We’re hitting the home stretch of the silly part of the 2013 mayoral race. In two weeks, the first primaries will be over, and we’ll know if a run-off is in our future. The early stages of the race to succeed Mayor Bloomberg have not been particularly comforting for New Yorkers looking for a champion of progressive transit and transportation issues. Buses and ferries have dominating the discussion while a lackluster embrace of bike infrastructure, to say nothing of any truly transformative ideas, has marred the race.
In today’s papers, we have two issue summaries of the candidates’ various stances on transit and transportation, and you may wind up sighing in frustration after reading through these Q-and-A’s. Dan Rivoli in amNew York asked about MTA governance and funding, transit “ideas” and biking. He hit upon the key issues, and the candidates’ responses left something to be desired.
When it comes to MTA funding, Bill de Blasio, for instances, wants to “change the federal approach to mass transit funding and get the federal government much more deeply into the mass transit business again.” Bill Thompson wants to restore the commuter tax, and John Liu would have the city throw in an additional $100 million to the MTA’s capital budget — an amount equal to less than one half of one percent of the capital budget. Christine Quinn continues to bang the drum for mayoral control, but she doesn’t explain why. John Catsimatidis called for an MTA Inspector General, a position that has been in place since 1983, and everyone — Republicans and Democrats alike — has endorsed more Select Bus Service lanes.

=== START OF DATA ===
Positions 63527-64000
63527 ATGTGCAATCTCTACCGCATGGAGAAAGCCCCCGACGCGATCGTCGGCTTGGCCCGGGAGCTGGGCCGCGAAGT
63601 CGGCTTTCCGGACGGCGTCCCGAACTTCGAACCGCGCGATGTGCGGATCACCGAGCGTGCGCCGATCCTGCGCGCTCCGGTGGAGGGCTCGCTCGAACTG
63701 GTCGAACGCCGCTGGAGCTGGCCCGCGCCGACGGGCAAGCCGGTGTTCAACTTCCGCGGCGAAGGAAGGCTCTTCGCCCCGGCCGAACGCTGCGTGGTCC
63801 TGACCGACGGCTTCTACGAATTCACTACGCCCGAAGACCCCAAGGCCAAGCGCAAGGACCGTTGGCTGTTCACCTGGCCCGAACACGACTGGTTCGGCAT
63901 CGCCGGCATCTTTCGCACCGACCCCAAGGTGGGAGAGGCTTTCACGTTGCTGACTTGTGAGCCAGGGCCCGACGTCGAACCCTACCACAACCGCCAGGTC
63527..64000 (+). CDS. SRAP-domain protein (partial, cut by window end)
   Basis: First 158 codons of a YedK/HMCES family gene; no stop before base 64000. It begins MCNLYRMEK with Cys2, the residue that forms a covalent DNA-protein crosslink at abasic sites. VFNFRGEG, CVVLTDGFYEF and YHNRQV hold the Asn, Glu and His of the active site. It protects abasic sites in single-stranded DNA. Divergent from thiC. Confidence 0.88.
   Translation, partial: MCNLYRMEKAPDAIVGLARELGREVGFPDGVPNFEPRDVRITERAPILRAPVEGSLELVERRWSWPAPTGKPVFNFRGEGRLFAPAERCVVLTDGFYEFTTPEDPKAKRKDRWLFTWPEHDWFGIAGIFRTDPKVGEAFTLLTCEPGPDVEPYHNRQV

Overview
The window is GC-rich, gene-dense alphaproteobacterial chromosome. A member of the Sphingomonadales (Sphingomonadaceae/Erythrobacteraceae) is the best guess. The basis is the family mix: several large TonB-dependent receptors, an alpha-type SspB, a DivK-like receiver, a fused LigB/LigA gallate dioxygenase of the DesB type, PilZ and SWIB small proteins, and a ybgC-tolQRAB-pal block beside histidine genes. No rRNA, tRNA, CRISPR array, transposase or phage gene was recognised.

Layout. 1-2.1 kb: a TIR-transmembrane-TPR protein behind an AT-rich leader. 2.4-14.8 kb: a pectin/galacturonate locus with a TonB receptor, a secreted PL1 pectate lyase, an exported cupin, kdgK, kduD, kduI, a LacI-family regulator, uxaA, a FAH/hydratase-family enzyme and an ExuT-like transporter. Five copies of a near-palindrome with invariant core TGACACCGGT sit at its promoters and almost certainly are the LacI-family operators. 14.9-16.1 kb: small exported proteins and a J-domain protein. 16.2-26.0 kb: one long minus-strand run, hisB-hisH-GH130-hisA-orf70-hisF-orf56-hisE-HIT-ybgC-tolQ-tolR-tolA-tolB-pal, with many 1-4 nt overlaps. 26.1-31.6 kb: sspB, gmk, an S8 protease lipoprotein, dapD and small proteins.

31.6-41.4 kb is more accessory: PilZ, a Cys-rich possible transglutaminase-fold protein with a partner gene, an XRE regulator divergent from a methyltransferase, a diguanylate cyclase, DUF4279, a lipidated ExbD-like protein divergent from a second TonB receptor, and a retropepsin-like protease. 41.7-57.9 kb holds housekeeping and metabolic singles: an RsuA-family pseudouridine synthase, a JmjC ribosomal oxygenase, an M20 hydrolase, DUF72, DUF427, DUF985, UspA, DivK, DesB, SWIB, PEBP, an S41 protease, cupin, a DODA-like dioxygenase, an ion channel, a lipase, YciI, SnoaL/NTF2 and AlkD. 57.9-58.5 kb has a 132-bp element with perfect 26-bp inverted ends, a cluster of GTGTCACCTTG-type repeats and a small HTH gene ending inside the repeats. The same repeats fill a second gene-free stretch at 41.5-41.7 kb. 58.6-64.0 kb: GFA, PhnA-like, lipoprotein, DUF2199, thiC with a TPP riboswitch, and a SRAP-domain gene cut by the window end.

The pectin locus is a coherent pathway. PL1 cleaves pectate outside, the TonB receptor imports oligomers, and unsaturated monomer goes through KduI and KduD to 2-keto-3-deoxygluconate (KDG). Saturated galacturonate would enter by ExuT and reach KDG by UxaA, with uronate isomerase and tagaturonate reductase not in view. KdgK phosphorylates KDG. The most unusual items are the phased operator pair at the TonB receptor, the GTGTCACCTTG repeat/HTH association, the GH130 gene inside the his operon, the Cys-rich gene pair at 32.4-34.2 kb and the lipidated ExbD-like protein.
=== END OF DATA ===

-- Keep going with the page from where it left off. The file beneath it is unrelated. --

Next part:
In The Times today, Matt Flegenheimer conducted similar interviews with a focus on the question I posted above. The ideas for improving subway service reveal vague promises light on detail. De Blasio wants to “address outer borough subway service needs” while Liu and Quinn repeated their amNew York answers. Thompson wants to “reduce waiting times between trains and to accelerate the installation of countdown clocks across the system.” Joe Lhota discussed an city support for “an in-station recycling program…to keep platforms clean.” Catsimatidis again repeated his desires to build a monorail somewhere for some reason.
As I read through these answers, a few common threads emerged: First, everyone wants more, but no one wants to have the uncomfortable conversations about paying. We want more subway service, more bus service, more ferry service, more countdown clocks, more this, more that. But only fringe candidates with no real chances at winning have mentioned East River bridge tolls or congestion pricing as a revenue generator. (Thompson can talk himself blue in the face about the commuter tax, but that is a political hot potato he won’t pursue if elected.)
The second thread concerns ideas already in place. I’ve already dispatched with Quinn’s countdown clocks complaints, but she’s not the only one proposing something already in motion. De Blasio called for more Metro-North stops in the Bronx, which is the likely outcome of the Penn Station Access studies, and DOT and the MTA are working, albeit painfully slowly, on more Select Bus Services routes. It’s not a promise to call for something in the works.
If I truly believed the mayoral candidates would offer up something juicy during the campaign season, you could call me naive, but even for New York politicians, this is scraping the bottom of the transit barrel. No one wants to delve into the Midtown East rezoning, the Second Ave. Subway, the Triboro RX line or any discussions on funding. It’s far easier to give safe answers, but the city needs something more these days than safe answers.